By Richard Bleil
The past couple of days has been an interesting collision with my past. And, interesting lessons.
With a new consulting contract in hand, I was tasked with finding files for the company from work I did with them almost a decade ago. I had saved the files to an external backup hard drive, but the hard drive was in the city where I last worked.
See, when I lost my job, my rental contract came up before I found a job (yeah, no kidding since I’m still looking, right?!?). I rented a storage unit so stash my belongings, which isn’t so bad. That means when I find a new place, everything is packed and ready to go. But along with those belongings was the backup external hard drive.
Eight miles away, in the adjacent town, lives my ex girlfriend. Without a job, no place to live and most of my belongings stashed away, she let me live with her for a few months. Unfortunately, she lives in a town in the middle of a state with about seventeen people. In the state. NOT a lot of job opportunities. Eventually, I had to find work, which I did just to get back into life. I moved to a larger city, and lived in a cheap motel while working, hoping she would join me, and between the two of us we could make a life in this city with more opportunities.
Instead, she dumped me.
That’s fine, but I had to leave a few things with her, which I promised I would collect at a later date. Eight months later, the first payment on this contract brought me back to the area filled with bad feelings and painful memories, but, hey, if I have to return, might as well be for buckets of money, right?
The hard drive was there, and after some preliminary difficulties, I managed to download all of the old files onto my new computer. It was an interesting lesson in how sometimes we need to hold on to part of our past. I worked with my then-wife on this project, and we did a lot more work than I thought. There were about 150 files, and things I didn’t even remember doing. It’s a treasure-trove of raw data, reports, projects, and will prove to be invaluable as we move forward with the new contract.
We are who we are because of our past. Everybody has some parts of their past that they would like to leave behind, but it’s important to remember that there are things that we should keep as well. My father had a terrible temper, and I’ve fought my entire life to keep it under wraps. But, there are times that it has also served me. I don’t fly into out of control rages, but when I need to stand up for myself, or to stand up for what I believe to be right, I draw on that source to give me the intensity I need to be taken seriously.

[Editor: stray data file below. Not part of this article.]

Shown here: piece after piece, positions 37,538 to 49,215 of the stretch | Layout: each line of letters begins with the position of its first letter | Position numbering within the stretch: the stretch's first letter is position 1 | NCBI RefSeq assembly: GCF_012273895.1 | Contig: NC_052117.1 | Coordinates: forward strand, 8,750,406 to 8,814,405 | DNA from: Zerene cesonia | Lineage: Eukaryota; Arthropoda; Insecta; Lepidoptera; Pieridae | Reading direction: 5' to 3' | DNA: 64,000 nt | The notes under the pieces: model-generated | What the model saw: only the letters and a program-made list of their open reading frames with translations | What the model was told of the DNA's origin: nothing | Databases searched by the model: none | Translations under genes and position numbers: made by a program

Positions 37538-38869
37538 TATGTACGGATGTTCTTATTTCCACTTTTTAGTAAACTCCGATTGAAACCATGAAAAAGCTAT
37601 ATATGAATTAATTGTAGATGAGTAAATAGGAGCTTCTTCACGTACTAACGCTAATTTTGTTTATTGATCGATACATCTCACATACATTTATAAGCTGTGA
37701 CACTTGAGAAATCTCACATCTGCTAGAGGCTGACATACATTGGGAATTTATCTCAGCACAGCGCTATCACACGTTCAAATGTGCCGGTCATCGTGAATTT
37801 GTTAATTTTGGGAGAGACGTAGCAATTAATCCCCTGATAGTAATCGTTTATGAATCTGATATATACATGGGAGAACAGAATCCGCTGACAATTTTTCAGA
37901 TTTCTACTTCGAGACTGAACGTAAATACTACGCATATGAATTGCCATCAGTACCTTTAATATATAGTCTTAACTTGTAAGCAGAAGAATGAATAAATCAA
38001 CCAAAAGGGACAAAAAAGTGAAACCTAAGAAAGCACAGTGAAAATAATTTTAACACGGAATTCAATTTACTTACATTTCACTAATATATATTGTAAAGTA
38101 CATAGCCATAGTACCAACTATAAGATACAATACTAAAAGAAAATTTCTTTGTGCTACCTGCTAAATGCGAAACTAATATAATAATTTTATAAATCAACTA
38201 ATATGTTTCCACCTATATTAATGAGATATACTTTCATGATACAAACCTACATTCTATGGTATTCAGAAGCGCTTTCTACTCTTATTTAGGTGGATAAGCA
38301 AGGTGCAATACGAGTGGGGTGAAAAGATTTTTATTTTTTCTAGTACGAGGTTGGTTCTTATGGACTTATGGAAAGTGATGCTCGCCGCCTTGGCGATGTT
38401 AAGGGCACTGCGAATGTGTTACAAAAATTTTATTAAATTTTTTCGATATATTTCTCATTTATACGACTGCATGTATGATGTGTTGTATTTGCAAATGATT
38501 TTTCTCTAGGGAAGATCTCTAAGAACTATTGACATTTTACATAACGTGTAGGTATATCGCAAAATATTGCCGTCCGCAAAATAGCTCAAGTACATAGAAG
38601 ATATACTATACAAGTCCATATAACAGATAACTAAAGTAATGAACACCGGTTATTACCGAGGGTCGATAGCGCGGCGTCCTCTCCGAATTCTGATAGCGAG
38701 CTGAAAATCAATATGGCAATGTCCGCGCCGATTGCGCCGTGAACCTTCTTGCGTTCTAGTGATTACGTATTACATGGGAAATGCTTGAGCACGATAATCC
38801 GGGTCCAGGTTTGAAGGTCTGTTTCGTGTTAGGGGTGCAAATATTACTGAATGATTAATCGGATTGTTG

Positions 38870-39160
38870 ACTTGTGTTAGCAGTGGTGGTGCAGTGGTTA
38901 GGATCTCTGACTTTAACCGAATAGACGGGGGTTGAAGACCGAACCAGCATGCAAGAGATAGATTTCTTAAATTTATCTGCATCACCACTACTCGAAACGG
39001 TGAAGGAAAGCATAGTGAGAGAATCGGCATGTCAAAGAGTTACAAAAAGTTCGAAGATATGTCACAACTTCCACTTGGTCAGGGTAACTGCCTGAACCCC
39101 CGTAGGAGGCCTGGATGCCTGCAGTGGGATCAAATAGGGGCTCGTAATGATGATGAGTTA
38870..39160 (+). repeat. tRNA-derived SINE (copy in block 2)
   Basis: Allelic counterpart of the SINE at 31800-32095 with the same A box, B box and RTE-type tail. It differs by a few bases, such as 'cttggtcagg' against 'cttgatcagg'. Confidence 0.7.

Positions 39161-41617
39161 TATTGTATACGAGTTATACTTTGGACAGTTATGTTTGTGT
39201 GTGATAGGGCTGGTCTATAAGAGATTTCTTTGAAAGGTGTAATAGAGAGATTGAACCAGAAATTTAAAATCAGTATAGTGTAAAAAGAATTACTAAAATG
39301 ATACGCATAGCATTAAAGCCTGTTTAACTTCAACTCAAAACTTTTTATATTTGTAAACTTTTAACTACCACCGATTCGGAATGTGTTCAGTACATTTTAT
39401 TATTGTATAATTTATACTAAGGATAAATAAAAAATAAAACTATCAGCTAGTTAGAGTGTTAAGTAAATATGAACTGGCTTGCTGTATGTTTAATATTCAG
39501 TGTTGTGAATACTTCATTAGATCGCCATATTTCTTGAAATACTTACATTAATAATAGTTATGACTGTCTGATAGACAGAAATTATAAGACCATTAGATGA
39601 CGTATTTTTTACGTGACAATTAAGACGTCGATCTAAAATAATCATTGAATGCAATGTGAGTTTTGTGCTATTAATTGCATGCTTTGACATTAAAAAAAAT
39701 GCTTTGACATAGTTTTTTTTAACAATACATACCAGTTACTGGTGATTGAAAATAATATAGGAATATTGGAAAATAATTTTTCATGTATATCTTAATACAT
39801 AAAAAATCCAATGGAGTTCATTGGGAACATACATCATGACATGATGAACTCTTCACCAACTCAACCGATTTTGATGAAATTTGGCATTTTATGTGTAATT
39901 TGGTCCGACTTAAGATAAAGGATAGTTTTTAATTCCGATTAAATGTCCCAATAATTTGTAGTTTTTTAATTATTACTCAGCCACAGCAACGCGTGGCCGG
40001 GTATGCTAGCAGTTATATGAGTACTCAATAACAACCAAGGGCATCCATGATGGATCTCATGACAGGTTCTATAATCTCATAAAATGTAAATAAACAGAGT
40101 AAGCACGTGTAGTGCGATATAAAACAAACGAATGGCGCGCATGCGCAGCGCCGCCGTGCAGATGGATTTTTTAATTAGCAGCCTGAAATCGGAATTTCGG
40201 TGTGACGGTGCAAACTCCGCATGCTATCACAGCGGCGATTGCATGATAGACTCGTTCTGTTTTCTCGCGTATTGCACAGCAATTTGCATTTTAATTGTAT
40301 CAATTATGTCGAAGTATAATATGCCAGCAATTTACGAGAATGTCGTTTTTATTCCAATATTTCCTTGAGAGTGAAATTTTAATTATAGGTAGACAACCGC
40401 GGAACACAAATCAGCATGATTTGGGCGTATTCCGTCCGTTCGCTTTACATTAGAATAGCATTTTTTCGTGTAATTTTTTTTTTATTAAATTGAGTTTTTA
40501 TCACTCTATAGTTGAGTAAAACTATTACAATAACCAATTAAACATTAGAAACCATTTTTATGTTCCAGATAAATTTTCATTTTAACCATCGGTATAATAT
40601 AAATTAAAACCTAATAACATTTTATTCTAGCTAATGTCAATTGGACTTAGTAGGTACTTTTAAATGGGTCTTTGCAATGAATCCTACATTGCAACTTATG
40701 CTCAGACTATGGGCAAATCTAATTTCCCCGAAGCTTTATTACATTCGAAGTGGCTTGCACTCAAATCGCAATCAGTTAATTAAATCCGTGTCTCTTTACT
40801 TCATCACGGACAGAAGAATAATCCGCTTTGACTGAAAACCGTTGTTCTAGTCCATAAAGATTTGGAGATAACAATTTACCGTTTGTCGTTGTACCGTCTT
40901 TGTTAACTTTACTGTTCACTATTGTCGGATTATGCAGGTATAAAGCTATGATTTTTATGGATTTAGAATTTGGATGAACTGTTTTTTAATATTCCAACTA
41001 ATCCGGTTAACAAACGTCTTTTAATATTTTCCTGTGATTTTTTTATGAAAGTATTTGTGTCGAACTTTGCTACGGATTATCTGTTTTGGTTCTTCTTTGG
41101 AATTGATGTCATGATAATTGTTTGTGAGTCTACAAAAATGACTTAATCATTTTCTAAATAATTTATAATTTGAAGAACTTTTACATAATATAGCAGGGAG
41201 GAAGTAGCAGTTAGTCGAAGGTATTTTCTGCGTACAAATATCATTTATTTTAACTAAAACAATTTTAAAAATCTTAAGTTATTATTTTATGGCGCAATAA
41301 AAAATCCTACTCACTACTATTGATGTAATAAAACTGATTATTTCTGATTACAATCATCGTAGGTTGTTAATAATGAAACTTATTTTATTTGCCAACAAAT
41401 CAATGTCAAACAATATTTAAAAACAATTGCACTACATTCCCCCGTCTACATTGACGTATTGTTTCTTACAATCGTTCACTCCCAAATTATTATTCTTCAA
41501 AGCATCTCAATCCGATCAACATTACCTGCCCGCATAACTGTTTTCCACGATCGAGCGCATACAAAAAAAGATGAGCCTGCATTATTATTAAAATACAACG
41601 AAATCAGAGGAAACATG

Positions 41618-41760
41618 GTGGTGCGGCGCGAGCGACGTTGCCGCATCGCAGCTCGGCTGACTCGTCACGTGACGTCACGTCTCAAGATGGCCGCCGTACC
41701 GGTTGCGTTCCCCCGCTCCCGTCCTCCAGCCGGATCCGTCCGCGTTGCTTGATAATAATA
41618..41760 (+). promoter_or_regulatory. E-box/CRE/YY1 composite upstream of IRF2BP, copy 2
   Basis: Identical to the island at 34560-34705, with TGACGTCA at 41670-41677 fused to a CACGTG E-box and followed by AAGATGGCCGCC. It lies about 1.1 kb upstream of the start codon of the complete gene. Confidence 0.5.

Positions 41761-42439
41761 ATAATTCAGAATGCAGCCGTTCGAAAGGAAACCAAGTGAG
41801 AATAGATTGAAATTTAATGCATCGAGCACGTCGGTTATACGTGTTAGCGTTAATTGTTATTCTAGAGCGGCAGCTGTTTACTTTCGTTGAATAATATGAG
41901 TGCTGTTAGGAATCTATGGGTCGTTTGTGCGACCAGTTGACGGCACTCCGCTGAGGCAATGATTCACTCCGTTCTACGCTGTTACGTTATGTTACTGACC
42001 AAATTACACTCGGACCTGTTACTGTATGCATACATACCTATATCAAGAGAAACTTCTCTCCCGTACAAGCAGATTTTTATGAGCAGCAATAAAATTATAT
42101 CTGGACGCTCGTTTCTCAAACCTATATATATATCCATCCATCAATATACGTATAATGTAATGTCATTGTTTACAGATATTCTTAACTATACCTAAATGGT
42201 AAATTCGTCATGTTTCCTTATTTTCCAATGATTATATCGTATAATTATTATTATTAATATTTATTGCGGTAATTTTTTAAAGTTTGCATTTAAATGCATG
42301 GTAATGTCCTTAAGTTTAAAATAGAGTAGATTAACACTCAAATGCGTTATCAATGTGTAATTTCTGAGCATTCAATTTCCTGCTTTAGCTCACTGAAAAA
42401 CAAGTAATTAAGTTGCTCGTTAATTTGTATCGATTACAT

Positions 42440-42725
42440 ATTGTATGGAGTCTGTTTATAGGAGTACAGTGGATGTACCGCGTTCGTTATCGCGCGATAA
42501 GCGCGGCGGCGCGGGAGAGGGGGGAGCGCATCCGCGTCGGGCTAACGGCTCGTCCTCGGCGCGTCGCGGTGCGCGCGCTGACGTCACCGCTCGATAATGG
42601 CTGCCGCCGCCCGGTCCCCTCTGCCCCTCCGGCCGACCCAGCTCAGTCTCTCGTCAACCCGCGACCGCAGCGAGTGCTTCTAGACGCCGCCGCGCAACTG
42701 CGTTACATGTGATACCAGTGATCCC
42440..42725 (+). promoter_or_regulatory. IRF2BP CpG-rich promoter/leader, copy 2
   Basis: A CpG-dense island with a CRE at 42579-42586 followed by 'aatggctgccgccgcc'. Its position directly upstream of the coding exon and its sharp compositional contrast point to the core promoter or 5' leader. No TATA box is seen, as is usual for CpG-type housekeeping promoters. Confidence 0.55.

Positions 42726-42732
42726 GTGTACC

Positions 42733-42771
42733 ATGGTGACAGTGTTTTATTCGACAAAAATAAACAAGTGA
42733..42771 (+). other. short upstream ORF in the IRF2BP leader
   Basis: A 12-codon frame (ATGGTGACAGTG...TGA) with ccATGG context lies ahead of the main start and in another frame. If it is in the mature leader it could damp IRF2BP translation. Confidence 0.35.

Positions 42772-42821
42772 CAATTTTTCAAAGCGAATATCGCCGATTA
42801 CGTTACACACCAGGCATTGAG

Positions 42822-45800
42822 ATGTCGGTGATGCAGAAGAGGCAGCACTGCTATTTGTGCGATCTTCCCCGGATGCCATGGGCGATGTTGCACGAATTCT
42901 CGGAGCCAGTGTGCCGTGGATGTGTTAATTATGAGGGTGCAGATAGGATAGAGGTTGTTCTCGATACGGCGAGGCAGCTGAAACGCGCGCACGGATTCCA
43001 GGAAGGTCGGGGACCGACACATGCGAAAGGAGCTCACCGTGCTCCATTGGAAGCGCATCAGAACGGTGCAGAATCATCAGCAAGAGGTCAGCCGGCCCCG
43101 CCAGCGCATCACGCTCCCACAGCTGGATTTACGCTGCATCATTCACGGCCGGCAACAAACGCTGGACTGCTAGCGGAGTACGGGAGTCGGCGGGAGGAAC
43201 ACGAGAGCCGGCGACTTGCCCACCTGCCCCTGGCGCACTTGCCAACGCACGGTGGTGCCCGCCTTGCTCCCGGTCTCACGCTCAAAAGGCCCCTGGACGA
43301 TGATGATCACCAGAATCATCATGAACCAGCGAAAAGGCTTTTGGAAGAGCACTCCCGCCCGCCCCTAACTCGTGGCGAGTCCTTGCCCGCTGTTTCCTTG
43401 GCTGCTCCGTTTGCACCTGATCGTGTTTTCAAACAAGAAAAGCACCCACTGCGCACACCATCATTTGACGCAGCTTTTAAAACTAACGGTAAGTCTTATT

I drew on that source when I went to see my ex-girlfriend. Nothing happened; but I certainly wasn’t looking forward to it either. It was the one last thing that had to happen before I could cut her out entirely, and the courage to do that came from my father’s stubbornness. When I think about my
In a surrealistic Hollywood moment, when I arrived at her apartment, she had thrown all of my belongings outside in the lawn. You know that scene from the movie where the lead actress decides it’s over and throws out all of his belongings; you know, that comedy? I don’t have to say which comedy, because I know of at least half a dozen movies with this scene. It was all I could do to keep from bursting out laughing.
What an interesting this lesson was in reminding me that while there are things from our past that we should hold on to, there are also those things we should leave in the past. When I think about my marriage, for example, I realize that she was emotionally abusive. I put up with it, I’m sure, because it felt familiar to me, reminiscent no doubt of how I was raised. But, at the same time, while I am having such a difficult time letting go, that is also keeping me from moving forward, like a boat’s anchor stick on the ocean floor. Sometimes, you have to just cut the anchor loose.
The secret, of course, is knowing what to keep, and what to cut loose. If you are hoping for advice on how to tell what to keep and what to lose, I have none. This is highly personal, but it might help to remember that even the bad parts of our history can have value. I don’t like thinking about my father’s temper, but it has served me well once I got it under control. The emotional abuse, that has done nothing but hold me back. I need to let that go. It’s human nature to make mistakes when thinking about this; the future is not made clear to us. But we can support each other in difficult times. So I wish you luck, and I hope you know that I’m right there in the quagmire with you.